In today’s business world, human capital is critical to success. As The Bedford Consulting Group continues to collaborate with functional HR leaders and CEO’s, it is clear that the relationship between the two roles acts as a cornerstone for sustainable business results. In the world of executive search, we are often tasked with helping to find and pair these individuals together in order to create a winning formula.
When CEO’s value their talent and view their HR leaders as strong strategic partners, it creates a culture shift that is evident both internally and externally. In a world where Human Resource leaders may be misconceived to not possess analytical business minds and CEO’s can be accused of falling short in emotional intelligence, strong relationships and synergy between these roles can be based on forming a truly “Odd Couple”.
The concept of the “Odd Couple” and the needs of this distinctive relationship was born from conversations at The Bedford Consulting Group’s CEO and Human Capital Roundtable events. Attended by top leaders in Canadian business, these invitational events offer opportunities for CEO’s and HR leaders to gather with peers and share their experiences and wisdom. One of the most critical success factors identified by both groups in their separate meetings is their relationship with each other. In the second instalment of our Business Leadership in Action series, we learn more about the power of this coupling of opposites.
CEO’s often have solid relationships with many of their business’s divisional or operational leaders. The strong bond is born from the common focus on growth, profit, market share and other business measures. Their relationship with HR leaders is, in contrast, based less on commonality and more on dissonance and differing views. Paul Sparrow of Lancaster University was quoted in “The Economist Intelligence Unit’s CEO Perspectives” survey report saying the relationship between CEO’s and HR is critical because “CEO’s tend to be creative and full of ideas, but they sometimes need a reality check.”
The CEO’s attending Bedford’s Roundtable forums have shared key points for building the CEO/HR business partner relationship, the most recurrent of which include…
Make Talent First and Last
One of the concerns that keep CEO’s awake at night is talent. If it isn’t keeping them awake, it’s likely because they aren’t thinking enough about it. HR leaders need to realise that they organically improve their relationship with the CEO when they not only share the same concern, but also are zealously active in improving talent acquisition, development and retention strategies.
Say Something Others Are Not
CEO’s can have lonely jobs. They can often find themselves surrounded by people too intimidated to offer alternative points of view, even in the best interests of the organization. In addition to this, there can be the underlying impression that they cannot share their own crisis of confidence with subordinates easily. Because of this, CEO’s have a vital need for a partner who can tell the “Emperor” when they are “wearing no clothes”. The HR leader is the most effective person to be the relative safe point of discussion for the CEO.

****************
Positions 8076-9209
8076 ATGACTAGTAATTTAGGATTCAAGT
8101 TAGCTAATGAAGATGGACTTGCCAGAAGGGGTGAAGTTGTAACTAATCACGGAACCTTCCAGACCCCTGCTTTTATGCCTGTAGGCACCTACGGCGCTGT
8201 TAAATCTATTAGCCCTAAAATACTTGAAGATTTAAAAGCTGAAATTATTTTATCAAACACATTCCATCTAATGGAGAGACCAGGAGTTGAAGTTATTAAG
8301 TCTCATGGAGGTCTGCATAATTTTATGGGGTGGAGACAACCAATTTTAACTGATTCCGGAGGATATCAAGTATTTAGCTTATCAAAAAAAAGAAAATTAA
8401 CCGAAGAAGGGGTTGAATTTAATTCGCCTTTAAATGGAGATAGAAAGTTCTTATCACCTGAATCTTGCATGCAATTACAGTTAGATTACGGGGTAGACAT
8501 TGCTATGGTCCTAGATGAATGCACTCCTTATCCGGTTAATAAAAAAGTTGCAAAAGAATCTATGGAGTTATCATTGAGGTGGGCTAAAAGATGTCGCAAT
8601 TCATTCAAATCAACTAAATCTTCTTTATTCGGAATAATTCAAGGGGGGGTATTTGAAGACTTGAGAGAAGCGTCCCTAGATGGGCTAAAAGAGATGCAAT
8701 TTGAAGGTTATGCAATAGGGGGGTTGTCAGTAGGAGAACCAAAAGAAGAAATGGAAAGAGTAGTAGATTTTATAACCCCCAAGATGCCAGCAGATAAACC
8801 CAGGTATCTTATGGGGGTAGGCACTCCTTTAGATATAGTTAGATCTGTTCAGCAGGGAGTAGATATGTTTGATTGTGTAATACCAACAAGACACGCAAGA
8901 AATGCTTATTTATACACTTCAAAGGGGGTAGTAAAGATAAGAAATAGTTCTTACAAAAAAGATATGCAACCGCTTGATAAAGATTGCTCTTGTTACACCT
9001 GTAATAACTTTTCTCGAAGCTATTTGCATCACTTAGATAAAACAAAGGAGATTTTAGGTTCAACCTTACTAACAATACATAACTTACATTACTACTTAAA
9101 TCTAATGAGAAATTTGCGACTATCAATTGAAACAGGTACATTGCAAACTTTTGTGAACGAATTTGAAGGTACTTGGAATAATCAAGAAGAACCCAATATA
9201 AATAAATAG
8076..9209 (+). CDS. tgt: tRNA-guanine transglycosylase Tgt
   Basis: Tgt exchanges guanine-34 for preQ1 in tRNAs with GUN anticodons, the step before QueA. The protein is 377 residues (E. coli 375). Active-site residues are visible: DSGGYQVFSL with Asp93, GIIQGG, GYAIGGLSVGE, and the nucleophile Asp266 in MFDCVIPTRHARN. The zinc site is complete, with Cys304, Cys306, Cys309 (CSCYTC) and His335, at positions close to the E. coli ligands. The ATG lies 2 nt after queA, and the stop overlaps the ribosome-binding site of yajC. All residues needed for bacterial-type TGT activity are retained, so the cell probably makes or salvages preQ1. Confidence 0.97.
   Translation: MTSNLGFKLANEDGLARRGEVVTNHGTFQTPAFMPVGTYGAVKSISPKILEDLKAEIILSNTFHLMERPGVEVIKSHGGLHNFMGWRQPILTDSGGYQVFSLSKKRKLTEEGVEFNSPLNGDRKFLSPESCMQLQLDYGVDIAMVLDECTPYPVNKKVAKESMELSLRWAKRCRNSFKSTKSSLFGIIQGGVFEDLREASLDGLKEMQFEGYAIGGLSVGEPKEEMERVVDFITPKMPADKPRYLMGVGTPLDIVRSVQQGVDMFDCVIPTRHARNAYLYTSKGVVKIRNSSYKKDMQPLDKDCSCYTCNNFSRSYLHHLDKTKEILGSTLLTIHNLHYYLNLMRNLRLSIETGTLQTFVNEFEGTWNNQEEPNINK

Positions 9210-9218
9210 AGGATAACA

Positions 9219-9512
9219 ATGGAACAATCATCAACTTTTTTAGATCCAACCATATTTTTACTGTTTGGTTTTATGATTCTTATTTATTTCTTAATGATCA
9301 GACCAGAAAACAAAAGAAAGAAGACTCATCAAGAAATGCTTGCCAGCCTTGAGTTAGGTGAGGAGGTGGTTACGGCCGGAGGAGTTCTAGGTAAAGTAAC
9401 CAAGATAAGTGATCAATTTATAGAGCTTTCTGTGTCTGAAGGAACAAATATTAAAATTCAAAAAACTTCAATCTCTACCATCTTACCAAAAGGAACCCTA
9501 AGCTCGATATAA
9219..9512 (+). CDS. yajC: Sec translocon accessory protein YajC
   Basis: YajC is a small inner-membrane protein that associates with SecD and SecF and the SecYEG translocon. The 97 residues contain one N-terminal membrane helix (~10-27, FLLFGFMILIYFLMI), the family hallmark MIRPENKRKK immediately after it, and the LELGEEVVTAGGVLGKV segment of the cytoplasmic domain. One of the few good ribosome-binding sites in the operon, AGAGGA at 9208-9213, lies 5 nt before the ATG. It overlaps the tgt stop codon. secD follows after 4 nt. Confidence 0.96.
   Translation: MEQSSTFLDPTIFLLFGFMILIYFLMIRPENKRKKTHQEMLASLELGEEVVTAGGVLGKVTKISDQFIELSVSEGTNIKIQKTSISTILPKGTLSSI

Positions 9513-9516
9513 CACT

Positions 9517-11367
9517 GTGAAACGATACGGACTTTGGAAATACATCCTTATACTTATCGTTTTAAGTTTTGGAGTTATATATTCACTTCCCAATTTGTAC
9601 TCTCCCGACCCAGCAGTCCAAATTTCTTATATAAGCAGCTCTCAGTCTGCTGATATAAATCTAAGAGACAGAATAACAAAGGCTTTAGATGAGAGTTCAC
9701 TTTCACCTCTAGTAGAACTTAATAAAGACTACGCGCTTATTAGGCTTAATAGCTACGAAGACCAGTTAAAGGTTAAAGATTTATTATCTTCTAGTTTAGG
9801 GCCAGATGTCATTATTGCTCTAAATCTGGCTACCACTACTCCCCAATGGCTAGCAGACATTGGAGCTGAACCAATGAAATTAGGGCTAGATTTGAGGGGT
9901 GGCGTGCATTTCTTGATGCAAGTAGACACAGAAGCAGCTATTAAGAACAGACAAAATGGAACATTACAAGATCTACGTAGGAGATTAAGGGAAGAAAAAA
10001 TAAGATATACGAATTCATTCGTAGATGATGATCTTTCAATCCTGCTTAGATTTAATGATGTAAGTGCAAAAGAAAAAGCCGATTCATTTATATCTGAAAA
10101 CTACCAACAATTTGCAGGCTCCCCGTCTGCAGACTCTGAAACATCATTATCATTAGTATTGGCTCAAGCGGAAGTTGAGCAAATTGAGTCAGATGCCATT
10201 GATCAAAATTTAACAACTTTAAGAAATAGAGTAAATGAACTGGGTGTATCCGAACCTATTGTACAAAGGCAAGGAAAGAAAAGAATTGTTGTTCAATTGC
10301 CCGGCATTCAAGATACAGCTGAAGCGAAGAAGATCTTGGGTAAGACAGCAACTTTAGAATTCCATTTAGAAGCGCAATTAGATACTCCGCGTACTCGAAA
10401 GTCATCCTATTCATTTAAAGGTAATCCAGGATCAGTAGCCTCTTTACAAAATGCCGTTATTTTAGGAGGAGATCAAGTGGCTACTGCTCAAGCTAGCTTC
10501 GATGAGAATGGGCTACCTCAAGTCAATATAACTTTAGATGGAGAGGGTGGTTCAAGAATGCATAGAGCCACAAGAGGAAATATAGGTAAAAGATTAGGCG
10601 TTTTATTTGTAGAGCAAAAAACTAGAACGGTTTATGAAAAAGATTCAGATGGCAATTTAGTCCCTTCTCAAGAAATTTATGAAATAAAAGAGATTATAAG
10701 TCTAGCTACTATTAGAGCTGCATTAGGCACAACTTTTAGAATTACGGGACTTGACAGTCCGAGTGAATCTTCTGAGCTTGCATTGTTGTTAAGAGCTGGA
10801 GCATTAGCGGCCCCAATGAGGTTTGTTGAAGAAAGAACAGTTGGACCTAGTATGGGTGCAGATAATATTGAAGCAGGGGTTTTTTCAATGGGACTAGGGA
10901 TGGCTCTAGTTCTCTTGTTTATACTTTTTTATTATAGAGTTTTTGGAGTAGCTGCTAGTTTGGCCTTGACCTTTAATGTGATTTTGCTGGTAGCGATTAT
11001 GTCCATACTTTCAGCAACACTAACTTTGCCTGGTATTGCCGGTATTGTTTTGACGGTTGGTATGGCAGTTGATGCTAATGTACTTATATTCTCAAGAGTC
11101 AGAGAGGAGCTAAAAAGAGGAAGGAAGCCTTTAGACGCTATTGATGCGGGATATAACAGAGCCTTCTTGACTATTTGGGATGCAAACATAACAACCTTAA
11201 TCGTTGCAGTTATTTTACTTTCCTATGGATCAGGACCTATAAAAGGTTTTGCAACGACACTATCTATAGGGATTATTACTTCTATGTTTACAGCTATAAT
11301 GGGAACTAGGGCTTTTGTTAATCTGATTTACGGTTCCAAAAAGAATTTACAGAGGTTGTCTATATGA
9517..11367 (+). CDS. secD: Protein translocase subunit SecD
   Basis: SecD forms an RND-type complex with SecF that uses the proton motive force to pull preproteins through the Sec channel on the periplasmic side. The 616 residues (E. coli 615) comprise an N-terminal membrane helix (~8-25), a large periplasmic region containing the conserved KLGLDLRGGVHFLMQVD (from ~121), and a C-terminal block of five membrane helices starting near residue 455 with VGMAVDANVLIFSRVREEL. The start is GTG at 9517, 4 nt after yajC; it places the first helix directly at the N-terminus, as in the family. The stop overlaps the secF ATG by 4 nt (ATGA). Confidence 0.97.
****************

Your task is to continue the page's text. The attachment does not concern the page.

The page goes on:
Strive for Tangible, Measurable Results
Having as many meaningful KPI’s or measures of success as possible, the HR leader needs to approach accountability for results with the same fervour as a Sales Leader reviewing monthly sales. If the relationship with the CEO is too intangible, their work takes on the feeling of a psychologist appointment as opposed to a partnership for results that the CEO is measured upon.
The leaders of HR attending Bedford’s Roundtable forums have shared key points for building the relationship with their CEO’s, the most recurrent of which include…
Speak the Language of the Business
HR has unprecedented access to the business and should have, if approached deliberately, the broadest embrace of the language of the business inclusive of financial terms, as well as sales and technical product jargon. An HR leader seeking the most symbiotic CEO relationship needs to be multi-lingual and fluent in the language of the business and know truly, the profit drivers of the company.
Build Trust and Confidence
The relationship between an HR leader and a CEO requires confidence on the CEO’s part that their quasi-coaching relationship is hyper confidential and that the coach has in-tune, and refined perceptions for the nuances of leadership. HR leaders who have no new vision or interpretation of events will struggle to get airtime with the CEO.
The Economist’s survey went on to note that CEO’s see the HR relationship as one of closeness and trust above strategy and results. HR’s perceived excellence in emotional intelligence, perceptiveness and communications provides a CEO with informal executive coaching and usefulness that, while often perceived to be unrelated to corporate strategy is, in fact, critical to the company’s success.
In summary, learning from the CEO and HR Roundtables as it relates to the “Odd Couple” relationship is to embrace the differences and perceptions between the roles. Without the nurturing of the synergetic bond between these leaders, the organization will be severely impaired in its ability to compete in the ever-changing hyper-competitive business environment.
To be continued in Part III of Business Leadership in Action